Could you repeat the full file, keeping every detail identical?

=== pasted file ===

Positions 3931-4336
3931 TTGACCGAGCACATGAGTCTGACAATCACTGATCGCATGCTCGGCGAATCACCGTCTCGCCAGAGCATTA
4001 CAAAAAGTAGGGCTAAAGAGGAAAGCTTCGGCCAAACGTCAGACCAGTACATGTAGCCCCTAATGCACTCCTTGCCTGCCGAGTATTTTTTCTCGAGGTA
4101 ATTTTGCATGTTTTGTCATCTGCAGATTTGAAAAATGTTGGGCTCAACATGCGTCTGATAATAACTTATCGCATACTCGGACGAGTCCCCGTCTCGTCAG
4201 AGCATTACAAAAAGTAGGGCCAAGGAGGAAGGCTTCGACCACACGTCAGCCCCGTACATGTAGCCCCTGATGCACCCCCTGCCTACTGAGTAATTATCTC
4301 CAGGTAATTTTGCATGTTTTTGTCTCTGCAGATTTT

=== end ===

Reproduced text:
Positions 3931-4336
3931 TTGACCGAGCACATGAGTCTGACAATCACTGATCGCATGCTCGGCGAATCACCGTCTCGCCAGAGCATTA
4001 CAAAAAGTAGGGCTAAAGAGGAAAGCTTCGGCCAAACGTCAGACCAGTACATGTAGCCCCTAATGCACTCCTTGCCTGCCGAGTATTTTTTCTCGAGGTA
4101 ATTTTGCATGTTTTGTCATCTGCAGATTTGAAAAATGTTGGGCTCAACATGCGTCTGATAATAACTTATCGCATACTCGGACGAGTCCCCGTCTCGTCAG
4201 AGCATTACAAAAAGTAGGGCCAAGGAGGAAGGCTTCGACCACACGTCAGCCCCGTACATGTAGCCCCTGATGCACCCCCTGCCTACTGAGTAATTATCTC
4301 CAGGTAATTTTGCATGTTTTTGTCTCTGCAGATTTT